Bamboo orb pendant lights - on/off

Apologies for my long absence. A month ago I landed a full-time job (gotta pay the bills) along with a 3-hour round-trip commute. Ugh. It’s left little time for crafting. Not to worry, I’m still going to keep blogging, but it might be on an infrequent basis until I adjust to my new schedule. For now, it feels good to be back! I’ve missed you. I have three more camp crafts to show you, and I’m excited to share this year’s Christmas crafts, plus much more, so don’t give up on me yet.

Inspired by the Cassiopeia chandelier.

Anyway, these bamboo orb pendant lights were inspired by the Cassiopeia chandelier from Ironware International that I saw on the cover of the April 2011 issue of House Beautiful. And I noticed today in the latest Restoration Hardware catalog a similar one called Foucault’s Iron Orb Chandelier. While both of these are gorgeous lamps, their price tag is out of my reach.

So, I made my own version using bamboo strips instead of wrought iron and a single CFL bulb instead of five candelabras. You might be surprised where I got the bamboo (click the read more link below to find out). And you’ll have plenty of bamboo strips left over to make those paper lanterns that I blogged about last spring. I know I still owe you a tutorial. Coming soon!

Two more things: I found that fabulous shabby-chic trunk on the side of the road with a “free” sign taped to it! And, yes, I will be watermarking my photos from now on. The plethora of plagiarizers on the web drove me to it. Not happy about it, but there it is.

Tutorial and photos after the jump!

How to make bamboo orb pendant lamps

bamboo roman shade

The bamboo for this project comes from an inexpensive bamboo roman shade, purchased from The Home Depot. The bamboo is surprisingly sturdy and bendable—and you can easily cut it with scissors—making it an ideal lightweight frame for paper lanterns or this orb lampshade.

Supplies and tools

*Choose the width of the shade based on the size of pendant you want. I used a 35-inch-wide roman shade for the smaller pendant and glued 1-1/2 pieces together to make the larger pendant.

**The most time-consuming part of this project is waiting for glue to dry. If you’re in a hurry, I recommend buying at least 15 clamps. In a pinch (like my pun?), you can try using bulldog clips, binder clips, or barrettes. They work, just not as well as spring clamps.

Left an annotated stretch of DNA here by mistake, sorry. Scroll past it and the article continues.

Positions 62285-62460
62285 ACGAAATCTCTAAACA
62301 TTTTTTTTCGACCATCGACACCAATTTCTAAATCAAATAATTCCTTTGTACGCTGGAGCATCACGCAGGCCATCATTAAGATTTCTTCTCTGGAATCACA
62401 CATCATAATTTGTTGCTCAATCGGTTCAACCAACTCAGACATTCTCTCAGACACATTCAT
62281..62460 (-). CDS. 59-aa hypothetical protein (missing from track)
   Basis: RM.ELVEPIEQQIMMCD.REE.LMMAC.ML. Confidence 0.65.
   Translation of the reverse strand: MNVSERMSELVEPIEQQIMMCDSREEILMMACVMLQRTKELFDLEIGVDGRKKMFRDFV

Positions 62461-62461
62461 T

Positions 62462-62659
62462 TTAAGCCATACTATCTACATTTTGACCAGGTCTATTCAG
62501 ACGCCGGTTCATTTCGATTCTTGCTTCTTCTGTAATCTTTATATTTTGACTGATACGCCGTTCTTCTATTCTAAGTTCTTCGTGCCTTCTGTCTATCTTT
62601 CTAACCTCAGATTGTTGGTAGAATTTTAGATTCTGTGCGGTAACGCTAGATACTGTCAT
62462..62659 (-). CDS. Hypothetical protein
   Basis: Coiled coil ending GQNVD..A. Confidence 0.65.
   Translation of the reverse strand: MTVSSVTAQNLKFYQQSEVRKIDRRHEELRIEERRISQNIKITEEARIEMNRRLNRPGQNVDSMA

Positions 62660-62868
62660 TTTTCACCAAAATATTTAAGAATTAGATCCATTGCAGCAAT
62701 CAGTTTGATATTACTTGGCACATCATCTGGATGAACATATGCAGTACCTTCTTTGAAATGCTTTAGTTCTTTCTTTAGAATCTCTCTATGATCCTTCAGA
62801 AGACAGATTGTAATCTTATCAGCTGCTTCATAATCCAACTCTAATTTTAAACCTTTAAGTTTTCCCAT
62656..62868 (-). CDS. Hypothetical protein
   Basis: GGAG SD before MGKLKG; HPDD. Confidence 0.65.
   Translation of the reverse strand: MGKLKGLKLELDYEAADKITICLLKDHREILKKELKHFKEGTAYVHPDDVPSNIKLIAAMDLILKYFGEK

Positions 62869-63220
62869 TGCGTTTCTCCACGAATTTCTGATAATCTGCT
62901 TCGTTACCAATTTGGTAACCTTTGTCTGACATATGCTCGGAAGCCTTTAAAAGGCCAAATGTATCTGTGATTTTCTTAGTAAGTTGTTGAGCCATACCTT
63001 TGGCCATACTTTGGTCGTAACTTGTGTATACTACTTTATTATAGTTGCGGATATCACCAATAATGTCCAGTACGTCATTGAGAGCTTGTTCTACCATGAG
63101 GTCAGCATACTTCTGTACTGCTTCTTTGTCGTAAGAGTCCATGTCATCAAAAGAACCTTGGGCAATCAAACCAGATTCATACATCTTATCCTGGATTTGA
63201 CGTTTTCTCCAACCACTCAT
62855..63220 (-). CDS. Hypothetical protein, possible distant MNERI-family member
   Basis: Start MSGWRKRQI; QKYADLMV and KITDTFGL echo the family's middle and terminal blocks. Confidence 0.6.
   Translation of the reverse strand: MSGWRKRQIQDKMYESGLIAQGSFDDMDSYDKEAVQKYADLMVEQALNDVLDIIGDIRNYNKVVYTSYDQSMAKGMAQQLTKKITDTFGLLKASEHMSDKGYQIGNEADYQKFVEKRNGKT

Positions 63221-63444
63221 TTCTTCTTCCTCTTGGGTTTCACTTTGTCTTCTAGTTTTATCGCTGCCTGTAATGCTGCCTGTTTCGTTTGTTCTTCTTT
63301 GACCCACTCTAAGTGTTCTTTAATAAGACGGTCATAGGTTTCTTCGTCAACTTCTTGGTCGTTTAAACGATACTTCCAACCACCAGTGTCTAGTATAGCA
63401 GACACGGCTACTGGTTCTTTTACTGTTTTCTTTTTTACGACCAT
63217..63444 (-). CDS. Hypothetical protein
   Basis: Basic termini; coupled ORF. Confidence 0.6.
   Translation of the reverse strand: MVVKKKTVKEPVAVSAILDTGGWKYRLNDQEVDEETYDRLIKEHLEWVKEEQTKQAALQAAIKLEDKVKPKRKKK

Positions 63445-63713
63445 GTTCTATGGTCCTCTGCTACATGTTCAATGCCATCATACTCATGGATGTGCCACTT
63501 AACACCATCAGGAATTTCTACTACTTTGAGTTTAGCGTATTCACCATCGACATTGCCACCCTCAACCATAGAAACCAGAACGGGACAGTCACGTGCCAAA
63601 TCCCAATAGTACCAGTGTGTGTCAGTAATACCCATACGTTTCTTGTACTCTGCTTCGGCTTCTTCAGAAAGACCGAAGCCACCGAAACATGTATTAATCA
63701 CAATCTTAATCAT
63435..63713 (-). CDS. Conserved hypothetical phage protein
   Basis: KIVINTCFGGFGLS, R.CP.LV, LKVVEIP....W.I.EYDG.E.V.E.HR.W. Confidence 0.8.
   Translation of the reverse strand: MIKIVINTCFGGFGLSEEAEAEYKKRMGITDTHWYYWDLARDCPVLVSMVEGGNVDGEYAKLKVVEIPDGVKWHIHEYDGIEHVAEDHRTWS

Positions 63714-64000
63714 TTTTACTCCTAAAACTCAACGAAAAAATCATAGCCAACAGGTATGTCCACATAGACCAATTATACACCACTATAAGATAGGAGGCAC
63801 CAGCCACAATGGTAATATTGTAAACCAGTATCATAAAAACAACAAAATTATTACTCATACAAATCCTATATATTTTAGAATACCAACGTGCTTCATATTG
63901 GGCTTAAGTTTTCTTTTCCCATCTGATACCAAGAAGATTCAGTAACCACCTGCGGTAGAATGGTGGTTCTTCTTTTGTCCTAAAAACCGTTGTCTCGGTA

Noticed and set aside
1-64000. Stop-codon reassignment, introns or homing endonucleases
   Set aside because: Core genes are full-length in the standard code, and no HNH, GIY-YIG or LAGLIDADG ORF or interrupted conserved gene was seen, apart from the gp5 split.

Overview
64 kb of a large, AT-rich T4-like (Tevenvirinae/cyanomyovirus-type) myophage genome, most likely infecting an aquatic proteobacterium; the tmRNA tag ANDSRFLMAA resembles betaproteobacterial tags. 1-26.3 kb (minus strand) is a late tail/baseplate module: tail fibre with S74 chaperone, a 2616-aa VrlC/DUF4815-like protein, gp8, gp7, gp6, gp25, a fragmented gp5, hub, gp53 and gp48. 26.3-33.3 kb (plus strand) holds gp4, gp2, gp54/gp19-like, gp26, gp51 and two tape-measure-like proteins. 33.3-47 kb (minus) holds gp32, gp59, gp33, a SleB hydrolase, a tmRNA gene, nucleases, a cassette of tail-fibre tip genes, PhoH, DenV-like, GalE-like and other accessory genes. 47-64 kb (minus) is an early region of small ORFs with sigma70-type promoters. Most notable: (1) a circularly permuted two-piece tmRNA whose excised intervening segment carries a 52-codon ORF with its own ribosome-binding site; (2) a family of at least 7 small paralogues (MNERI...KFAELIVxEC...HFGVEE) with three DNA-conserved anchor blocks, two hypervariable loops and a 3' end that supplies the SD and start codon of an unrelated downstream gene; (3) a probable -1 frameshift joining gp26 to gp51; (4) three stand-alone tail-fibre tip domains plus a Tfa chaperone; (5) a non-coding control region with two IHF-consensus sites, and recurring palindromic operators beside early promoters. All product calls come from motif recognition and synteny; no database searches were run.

***I don’t recommend using more than an 11W CFL bulb (40W equivalent) because a brighter bulb can be blinding when you look directly at it.

disassemble the roman shade

1. Using scissors, cut the strings and unweave the bamboo slats from them. Discard the strings, hardware, and top and bottom pieces of the roman shade.

glue the bamboo strips

2. Apply wood glue to the last 1/2 inch of one bamboo slat. Curve the other end around in a circle and place the tip on top of the glue. Secure with a mini spring clamp. Let dry at least 2 hours. Repeat to make about 20 bamboo circles for each pendant light. Larger pendants may require more; smaller ones may need less.

Note: If you wish to make a larger lamp than your shade’s width allows, glue bamboo pieces together to form larger circles.

start forming the orb

3. Starting with three bamboo circles, intersect them into the shape of an orb. The intersections should create an equilateral triangle. Apply a dab of glue at each tip of the triangle and clamp in place. Let dry at least 2 hours.

add more bamboo circles

4. Continue adding bamboo circles until you have used as many as you desire. Glue and clamp each circle to the orb in 2-3 places. Let dry at least 2 hours. Be sure to leave an opening somewhere that is big enough for a globe light bulb to pass through.

insert the light bulb and cord

5. Screw the light bulb into the socket. Feed the plug end of the cord in through the large opening then out through a small opening on the opposite side. Pull all the way through until the top of the orb rests on the top of the light socket.

Bamboo orb pendants

6. Hang the light, and flick the switch. You’re done!